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Holy Innocents

28 December 2023

Holy Innocents

By Joey Belleza

One of the most precious and hauntingly beautiful products of English Christianity is the “Coventry Carol,” a sixteenth century poem which mourns the death of the Holy Innocents slain by the order of King Herod. Set to music many times in the following centuries, the more recent setting by contemporary British composer Phillip Stopford wondrously captures the plangency, horror, and anguish borne by the mothers of Bethlehem as their infant sons were massacred. The final verse of the Coventry Carol reads:

That woe is me, poor child, for thee
And ever mourn and may
For thy parting neither say nor sing,
“Bye bye, lully, lullay.”

So deep was the Catholic sensibility in sixteenth century Coventry that even in this popular hymn, the collect of the Mass for the Holy Innocents is subtly referenced: non loquendo sed moriendo confessi sunt (“not by speaking but by dying they confessed their faith”). These children who could “neither say nor sing” the name of Christ are yet martyrs for him, for they died in his place. And in this way, they too fulfill the words of the Psalmist, which are used as the Introit or Entrance Antiphon for the Mass of the day: “Out of the mouths of babes and of sucklings, O God, You have fashioned praise because of Your foes.”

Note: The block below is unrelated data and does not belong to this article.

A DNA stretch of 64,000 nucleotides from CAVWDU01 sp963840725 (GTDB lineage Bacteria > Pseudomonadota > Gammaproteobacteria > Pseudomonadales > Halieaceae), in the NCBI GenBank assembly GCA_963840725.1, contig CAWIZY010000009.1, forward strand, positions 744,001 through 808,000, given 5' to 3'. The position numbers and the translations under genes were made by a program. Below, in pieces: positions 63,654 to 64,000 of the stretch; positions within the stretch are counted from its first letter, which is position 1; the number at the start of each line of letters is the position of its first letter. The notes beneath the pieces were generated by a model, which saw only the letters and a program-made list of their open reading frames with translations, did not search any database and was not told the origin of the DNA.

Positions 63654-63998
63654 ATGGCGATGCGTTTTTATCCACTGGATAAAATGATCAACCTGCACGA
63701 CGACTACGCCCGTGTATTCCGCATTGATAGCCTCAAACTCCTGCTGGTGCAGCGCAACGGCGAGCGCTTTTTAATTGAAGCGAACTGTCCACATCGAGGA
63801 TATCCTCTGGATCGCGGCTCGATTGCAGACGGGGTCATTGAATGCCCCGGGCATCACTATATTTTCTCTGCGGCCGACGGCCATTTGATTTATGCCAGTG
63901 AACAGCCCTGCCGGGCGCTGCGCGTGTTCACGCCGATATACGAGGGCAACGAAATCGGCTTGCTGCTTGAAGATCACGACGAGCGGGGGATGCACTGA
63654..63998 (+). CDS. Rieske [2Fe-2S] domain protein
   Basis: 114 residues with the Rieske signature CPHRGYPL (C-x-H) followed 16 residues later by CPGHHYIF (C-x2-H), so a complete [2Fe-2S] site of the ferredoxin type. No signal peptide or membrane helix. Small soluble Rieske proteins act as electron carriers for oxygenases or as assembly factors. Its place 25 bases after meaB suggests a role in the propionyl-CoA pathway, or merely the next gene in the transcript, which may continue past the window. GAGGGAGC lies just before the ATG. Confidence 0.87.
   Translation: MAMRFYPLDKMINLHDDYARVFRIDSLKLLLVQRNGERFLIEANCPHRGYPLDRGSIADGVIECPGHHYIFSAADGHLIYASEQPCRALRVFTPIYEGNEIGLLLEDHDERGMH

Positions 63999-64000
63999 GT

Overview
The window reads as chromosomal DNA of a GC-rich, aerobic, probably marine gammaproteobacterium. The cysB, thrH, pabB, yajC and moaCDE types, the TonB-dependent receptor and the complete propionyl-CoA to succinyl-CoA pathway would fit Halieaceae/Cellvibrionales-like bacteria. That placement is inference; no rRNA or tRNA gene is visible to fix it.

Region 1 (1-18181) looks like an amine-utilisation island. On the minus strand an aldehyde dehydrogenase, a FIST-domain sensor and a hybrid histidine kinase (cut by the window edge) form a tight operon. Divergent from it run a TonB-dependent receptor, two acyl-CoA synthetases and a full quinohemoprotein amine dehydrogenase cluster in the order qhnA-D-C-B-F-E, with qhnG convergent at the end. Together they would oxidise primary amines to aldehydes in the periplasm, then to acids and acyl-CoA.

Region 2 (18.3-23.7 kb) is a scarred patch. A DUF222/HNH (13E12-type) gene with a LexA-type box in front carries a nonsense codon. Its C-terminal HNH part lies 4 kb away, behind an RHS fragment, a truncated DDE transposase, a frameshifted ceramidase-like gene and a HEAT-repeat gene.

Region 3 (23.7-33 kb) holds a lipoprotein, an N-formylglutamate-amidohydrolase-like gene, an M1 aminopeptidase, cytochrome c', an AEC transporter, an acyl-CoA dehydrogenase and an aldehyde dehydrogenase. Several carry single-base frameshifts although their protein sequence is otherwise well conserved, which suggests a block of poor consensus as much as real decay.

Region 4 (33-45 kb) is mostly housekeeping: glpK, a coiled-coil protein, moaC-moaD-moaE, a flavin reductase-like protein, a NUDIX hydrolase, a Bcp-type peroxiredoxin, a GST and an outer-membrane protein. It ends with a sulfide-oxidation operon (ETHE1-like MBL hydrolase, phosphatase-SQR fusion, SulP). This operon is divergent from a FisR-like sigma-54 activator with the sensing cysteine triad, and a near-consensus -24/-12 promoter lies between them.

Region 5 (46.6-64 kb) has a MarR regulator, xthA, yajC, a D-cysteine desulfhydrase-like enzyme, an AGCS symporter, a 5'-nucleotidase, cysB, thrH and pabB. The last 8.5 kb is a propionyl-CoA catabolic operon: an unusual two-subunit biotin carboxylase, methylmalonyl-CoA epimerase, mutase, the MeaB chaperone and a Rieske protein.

On the Feast of the Innocents—especially in this time when the lands tread by Our Lord are once more engulfed in war—let us pray for all the innocent lives lost, hoping that they too might join the martyred infants of Bethlehem, with all the angels and saints, and sing at last an unending hymn of praise.

To hear the Coventry Carol in Phillip Stopford’s achingly beautiful setting, watch the video below.